By: Namik Kopliku
Former Member of Parliament and the Head of Albanian-Iranian Friendship Association
33 years ago, in mid-August 1988, in Gohardasht Prison in Karaj, northeast of Tehran, Iran, Hamid Nouri enters the prison ward and takes the prisoners in groups for execution. At that time, he was a 28-year-old youth and a supporter of the dictatorial regime of the mullahs in Iran. In the horrific massacre of 1988, the ruling religious dictatorship of Iran executed more than 30,000 Iranian youth, men, and women, simply for their belief in and support for the People’s Mojahedin Organization of Iran for the establishment of freedom and democracy in Iran.
Hamid Nouri at that time never thought that any of these political prisoners, whom he took to the death chamber in groups every day and every hour, would survive to stand face to face to him in an international court while he is being tried before Swedish judges and justice.
In 1988, in order to continue its religious and medieval dictatorship in Iran, the Khomeini regime carried out the most horrific massacre of prisoners since World War II. 30,000 people were executed in prisons and different cities of Iran in a few months. Pregnant women, elderly mothers and fathers, children and adolescents, artists, athletes and national heroes, doctors, teachers, professors, and students, etc., were all brutally executed.
Over the past 33 years, Iran’s mullahs and rulers have managed to hide this horrific crime against humanity through politics and dealings with Western and Eastern governments, and have thwarted reports by the United Nations, Amnesty International and parliaments around the world about the massacre. But in the end, the dictatorial regime of Iran was caught by justice.
In 2013, the government of Sali Berisha and then the government of Edi Rama accepted into Albania 3,000 victims of the Iranian regime who were stationed in Iraq and were under rocket attacks and massacres of the Iranian regime and its mercenaries. Of these 3,000, nearly 1,000 were political prisoners during Khomeini’s time who were witnesses to this horrible crime against humanity.
Four years ago, Mrs. Maryam Rajavi, the President-elect of the Iranian Resistance in Paris, launched a massive international justice campaign in Europe and the United States for the 1988 massacre victims, and finally governments and international organizations began to take a stand, calling for the perpetrators of this crime to be brought to justice.
After several years of investigation, Amnesty International prepared a complete report on the massacre and published it in June 19, 2021 and called for the trial of those involved, including Ebrahim Ra’isi, the current president of the Iranian regime.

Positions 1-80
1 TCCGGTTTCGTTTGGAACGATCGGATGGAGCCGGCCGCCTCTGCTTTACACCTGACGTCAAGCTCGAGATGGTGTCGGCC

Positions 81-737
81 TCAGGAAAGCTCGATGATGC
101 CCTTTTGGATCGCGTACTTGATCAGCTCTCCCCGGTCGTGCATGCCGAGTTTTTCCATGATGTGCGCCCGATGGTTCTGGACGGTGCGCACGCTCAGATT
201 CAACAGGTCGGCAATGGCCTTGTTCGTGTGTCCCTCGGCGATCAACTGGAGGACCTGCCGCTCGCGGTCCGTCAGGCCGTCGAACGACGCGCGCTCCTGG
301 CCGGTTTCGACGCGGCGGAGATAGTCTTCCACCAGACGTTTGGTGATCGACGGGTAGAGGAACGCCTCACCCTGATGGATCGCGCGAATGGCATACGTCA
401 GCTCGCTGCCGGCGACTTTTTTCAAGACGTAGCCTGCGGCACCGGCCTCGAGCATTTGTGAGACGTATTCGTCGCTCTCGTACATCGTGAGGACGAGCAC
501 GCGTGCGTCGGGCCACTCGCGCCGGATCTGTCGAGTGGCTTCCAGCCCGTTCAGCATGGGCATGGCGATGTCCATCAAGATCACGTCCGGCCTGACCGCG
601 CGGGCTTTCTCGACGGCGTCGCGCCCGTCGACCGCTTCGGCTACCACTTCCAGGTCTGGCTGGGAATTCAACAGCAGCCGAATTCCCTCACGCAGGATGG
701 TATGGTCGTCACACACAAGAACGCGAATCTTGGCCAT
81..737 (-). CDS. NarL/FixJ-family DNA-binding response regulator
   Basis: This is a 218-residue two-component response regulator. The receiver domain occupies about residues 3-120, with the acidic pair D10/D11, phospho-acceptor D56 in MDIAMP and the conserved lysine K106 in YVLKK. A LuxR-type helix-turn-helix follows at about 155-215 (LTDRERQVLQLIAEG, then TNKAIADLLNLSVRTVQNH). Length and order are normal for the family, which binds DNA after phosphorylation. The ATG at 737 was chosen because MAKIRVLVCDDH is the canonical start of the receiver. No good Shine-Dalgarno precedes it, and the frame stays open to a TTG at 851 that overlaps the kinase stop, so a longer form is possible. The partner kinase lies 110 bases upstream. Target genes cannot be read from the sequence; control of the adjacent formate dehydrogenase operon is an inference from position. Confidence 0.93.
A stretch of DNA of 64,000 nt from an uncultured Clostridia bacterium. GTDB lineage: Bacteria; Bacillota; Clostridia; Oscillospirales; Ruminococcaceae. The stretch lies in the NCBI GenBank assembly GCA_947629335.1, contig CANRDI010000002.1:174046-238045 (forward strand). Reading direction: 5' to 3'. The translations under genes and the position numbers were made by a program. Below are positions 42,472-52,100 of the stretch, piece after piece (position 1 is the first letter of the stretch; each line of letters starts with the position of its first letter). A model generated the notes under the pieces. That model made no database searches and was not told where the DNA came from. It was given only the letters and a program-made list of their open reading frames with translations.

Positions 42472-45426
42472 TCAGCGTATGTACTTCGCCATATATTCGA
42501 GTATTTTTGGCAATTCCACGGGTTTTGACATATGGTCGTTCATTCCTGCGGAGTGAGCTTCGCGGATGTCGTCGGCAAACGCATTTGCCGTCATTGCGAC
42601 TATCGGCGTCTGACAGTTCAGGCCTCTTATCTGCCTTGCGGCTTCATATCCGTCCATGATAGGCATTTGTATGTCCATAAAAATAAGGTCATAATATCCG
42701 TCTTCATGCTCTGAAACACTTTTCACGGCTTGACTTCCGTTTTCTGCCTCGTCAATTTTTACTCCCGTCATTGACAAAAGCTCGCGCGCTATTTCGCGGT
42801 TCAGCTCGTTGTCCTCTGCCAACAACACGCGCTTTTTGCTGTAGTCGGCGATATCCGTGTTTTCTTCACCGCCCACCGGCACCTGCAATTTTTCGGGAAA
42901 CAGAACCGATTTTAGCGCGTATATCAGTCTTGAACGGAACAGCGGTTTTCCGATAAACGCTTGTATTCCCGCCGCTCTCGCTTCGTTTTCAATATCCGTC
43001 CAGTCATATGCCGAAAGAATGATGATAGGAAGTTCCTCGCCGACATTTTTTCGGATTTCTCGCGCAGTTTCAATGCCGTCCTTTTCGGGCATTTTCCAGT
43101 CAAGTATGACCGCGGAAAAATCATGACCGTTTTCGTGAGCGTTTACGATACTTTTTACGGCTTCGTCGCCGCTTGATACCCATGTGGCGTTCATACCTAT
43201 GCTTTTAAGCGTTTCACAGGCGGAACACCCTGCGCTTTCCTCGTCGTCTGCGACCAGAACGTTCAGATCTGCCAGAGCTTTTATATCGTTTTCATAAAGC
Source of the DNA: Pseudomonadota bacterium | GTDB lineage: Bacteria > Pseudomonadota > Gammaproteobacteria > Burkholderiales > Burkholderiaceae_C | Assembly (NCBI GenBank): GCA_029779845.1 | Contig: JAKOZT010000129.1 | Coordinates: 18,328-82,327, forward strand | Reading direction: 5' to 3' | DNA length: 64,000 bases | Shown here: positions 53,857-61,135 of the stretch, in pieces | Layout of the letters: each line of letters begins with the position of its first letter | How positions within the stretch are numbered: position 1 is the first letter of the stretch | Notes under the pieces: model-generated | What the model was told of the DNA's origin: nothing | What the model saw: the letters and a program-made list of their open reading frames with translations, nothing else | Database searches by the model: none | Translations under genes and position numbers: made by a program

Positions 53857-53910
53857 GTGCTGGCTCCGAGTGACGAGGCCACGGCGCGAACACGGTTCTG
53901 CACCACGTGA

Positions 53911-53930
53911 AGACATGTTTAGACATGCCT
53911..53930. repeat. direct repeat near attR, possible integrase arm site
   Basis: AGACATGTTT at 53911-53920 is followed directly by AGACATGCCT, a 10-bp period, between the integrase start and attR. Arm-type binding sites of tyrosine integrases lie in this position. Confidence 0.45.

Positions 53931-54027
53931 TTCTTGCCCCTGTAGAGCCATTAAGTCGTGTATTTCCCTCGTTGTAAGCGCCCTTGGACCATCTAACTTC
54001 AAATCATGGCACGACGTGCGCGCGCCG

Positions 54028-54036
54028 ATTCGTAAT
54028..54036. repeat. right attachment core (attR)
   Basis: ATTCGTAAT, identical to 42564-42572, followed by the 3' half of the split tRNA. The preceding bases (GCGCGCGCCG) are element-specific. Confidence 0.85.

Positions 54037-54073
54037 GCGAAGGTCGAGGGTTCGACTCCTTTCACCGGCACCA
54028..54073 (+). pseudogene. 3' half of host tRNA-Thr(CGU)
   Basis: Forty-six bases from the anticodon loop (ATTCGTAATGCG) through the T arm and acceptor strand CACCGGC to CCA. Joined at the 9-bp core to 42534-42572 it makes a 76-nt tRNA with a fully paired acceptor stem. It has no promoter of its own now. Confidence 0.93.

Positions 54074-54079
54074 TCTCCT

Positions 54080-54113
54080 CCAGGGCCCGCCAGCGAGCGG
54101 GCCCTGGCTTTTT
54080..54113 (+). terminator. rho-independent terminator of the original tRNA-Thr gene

In 2020, the US State Department declared the 1988 massacre in Iran a massacre and called for the perpetrators to be tried. Following that, the Supreme Leader of the regime, Khamenei, and Ebrahim Ra’isi, the President of Iran, were blacklisted and sanctioned.
In 2019, Hamid Nouri traveled to Sweden on a mission, but was arrested and imprisoned by Swedish police after his information was leaked by the Iranian resistance. While Hamid Nouri and the rulers of the Iranian regime could not imagine, the Swedish judiciary declared that it had jurisdiction under Swedish law to prosecute in Sweden a person with other nationality who has committed crime against humanity. Thus, the trial of Hamid Nouri and the investigation of his crimes began. Iranians and former prisoners from around the world were summoned to the Stockholm Court to testify and file a complaint. And since the main witnesses and plaintiffs in Hamid Nouri’s case resided in the Mojahedin site in Manza, the Stockholm court decided to come to Durres from 10 to 18 November 2021 with Swedish judges, prosecutors, and lawyers to hear witnesses and plaintiffs of the MEK. Thus, Durres became the beating heart of justice for millions of Iranians in Iran and around the world. International radio and television stations and news agencies, as well as almost all Albanian media, provided full report on this historic trial. Legal experts described the Swedish-Albanian joint trial as a great achievement for Albania, which has gained such credibility on the eve of joining the European Union and during judicial reform.
Asghar Mehdizadeh, who testified on the third day of Durres court, said that every time he saw Hamid Nouri under the blindfold, returning from the death chamber while holding several blindfolds of prisoners who had been executed. He took me to the death chamber many times.
Now, after 33 years, Asghar Mehdizadeh and the Mojahedin male and female political prisoners have once again faced Hamid Nouri in the Durres court. But this time, Hamid Nouri is in prison and handcuffed, and the political prisoners, men, and women, are free, as plaintiffs and witnesses for the execution of justice and condemnation of the Iranian regime’s crimes against humanity.